In its press release dated July 24, 2023, the Electoral Commission Sierra Leone proudly touted its success in delivering one of the most credible, inclusive, transparent, and peaceful elections since the reintroduction of multiparty democracy in Sierra Leone. The ECSL emphasized that 90% of the election’s cost was funded by the Government of Sierra Leone, with multilateral partners supporting civil society and voter education and inclusion efforts. However, the ECSL failed to directly address a pressing concern raised by numerous stakeholders.

The release says there have been “repetitive calls, mostly indirectly,” urging the ECSL to take action outside the scope of Sierra Leonean laws. In reality, these calls have been anything but indirect. They have been clear and direct, centering on the demand for the ECSL to enhance the credibility of the electoral process by releasing results at the polling station level, in line with the laws of Sierra Leone and international best practices. Such transparency would enable cross-verification of results recorded by party agents and observers on election day, fostering public confidence.

Recently, the Carter Center specifically called for ballot box seal reviews and recounts in case of discrepancies between ECSL-announced results and those documented by party agents and observers. The publication of the original Reconciliation & Result Forms, held by the ECSL, was highlighted as another essential step to establish the credibility of the election results.

Yesterday, the Council of Churches expressed concern about the transparency of the election results. The Council noted that there were “overcast clouds” over the results that needed to be cleared. It further noted that โ€œthe failure of the ECSL officials to answer questions regarding the procedure at the tallying centers especially with regard to the results form which were flagged for review and why results were published when the tallying was not complete merely heightened the lack of transparency of the process.โ€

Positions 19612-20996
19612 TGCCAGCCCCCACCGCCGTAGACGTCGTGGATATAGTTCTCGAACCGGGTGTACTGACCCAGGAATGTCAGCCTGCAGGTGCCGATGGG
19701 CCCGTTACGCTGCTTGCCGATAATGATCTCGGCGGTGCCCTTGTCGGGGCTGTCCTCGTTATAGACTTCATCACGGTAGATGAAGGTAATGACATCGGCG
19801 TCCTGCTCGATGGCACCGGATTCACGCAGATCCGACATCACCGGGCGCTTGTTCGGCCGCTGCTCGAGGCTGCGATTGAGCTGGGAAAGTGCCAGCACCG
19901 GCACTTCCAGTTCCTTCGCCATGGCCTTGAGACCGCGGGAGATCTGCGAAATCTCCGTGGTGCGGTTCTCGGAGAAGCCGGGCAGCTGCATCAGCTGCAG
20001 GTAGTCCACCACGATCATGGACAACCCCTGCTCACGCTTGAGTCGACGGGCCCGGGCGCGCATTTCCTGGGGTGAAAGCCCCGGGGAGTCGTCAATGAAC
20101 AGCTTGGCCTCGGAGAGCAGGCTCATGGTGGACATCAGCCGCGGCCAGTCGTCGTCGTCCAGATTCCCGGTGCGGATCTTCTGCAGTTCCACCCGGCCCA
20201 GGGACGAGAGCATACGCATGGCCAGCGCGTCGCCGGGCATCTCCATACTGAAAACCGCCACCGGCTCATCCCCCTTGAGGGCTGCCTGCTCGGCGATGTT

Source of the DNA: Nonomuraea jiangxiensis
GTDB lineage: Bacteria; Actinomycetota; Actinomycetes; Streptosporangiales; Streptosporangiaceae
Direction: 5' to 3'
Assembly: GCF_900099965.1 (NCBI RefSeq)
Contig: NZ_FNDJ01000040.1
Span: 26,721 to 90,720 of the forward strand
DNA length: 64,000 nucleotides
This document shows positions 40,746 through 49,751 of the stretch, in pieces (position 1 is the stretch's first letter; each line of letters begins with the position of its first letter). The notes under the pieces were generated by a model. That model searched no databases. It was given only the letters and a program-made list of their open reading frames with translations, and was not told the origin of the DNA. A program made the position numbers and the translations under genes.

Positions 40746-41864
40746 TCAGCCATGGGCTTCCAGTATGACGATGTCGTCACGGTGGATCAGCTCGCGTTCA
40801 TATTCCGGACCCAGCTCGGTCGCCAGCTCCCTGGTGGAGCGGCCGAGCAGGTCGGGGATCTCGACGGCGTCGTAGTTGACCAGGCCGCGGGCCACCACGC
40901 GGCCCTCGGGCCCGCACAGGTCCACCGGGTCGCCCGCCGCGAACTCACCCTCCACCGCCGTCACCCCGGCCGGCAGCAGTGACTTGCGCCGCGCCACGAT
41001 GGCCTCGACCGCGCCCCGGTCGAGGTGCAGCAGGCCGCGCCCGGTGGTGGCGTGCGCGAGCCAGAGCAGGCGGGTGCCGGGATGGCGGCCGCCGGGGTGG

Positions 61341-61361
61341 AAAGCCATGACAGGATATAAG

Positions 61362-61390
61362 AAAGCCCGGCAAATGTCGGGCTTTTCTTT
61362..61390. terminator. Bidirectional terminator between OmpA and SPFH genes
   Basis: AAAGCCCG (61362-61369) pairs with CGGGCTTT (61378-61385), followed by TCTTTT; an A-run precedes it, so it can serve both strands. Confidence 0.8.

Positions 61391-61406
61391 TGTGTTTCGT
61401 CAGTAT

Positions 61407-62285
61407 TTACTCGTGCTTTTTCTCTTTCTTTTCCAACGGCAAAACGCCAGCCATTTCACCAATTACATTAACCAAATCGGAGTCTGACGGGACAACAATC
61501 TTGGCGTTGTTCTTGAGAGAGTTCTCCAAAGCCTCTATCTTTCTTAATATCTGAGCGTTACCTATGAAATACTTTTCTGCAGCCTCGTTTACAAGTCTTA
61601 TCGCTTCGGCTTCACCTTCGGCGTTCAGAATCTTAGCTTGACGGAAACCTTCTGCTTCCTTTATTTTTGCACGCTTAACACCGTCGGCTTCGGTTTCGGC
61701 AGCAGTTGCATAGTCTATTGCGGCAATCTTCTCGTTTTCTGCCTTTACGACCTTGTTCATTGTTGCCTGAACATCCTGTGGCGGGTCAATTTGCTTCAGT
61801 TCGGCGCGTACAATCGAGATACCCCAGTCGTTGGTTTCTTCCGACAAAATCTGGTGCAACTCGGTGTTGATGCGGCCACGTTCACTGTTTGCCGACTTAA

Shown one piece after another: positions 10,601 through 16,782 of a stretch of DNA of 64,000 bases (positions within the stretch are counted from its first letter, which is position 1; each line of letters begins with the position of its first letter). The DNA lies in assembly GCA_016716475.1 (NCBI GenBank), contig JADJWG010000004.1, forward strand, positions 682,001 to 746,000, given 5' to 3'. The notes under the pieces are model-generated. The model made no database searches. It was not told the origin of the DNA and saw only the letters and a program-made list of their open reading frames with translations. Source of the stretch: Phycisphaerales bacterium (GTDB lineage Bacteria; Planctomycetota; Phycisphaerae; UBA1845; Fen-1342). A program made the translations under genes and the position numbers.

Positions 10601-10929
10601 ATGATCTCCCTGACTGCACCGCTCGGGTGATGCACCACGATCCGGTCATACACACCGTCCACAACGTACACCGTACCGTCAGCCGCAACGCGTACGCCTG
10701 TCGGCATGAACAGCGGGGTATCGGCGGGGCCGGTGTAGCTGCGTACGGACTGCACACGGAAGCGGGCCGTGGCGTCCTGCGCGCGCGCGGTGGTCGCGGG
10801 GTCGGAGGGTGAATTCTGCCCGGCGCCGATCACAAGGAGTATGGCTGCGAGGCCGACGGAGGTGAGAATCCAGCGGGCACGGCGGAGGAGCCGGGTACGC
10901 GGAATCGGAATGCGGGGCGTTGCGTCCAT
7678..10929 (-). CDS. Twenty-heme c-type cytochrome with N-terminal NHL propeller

While Section 92 of the Public Elections Act in Sierra Leone outlines the process of compiling and certifying election results, it is vital for the ECSL to recognize the importance of adapting its practices to meet citizens’ demands and international standards. Regrettably, the ECSL asserts that it is not obligated to publish polling station-level results, seemingly disregarding the principles of accountability, transparency, credibility, and honesty that it espouses on its website.

The Right to Information Act 2013 also grants every citizen the right to access information held by public authorities, including the ECSL. Embracing transparency in the form of releasing polling station-level results is not merely a legal requirement but also a fundamental respect for the people of Sierra Leone’s right to information.

Moreover, Yvonne Aki Sawyerr’s provision of a detailed breakdown raises questions about the announced results and underscores the urgency for the ECSL to act transparently. By withholding this crucial information, the ECSL risks undermining its own principles and eroding public trust in the electoral process.

It is essential for the ECSL to be open to constructive feedback and adapt its practices accordingly. By embracing transparency and accountability, in line with international best practices, the ECSL can strengthen the electoral process and restore confidence in the institution. Releasing polling station-level results and adhering to its own guiding principles will demonstrate the ECSL’s genuine commitment to serving the people of Sierra Leone and safeguarding the integrity of the democratic process. Ultimately, it is through these actions that the ECSL can ensure a credible, trustworthy, and inclusive electoral system that truly represents the will of the people.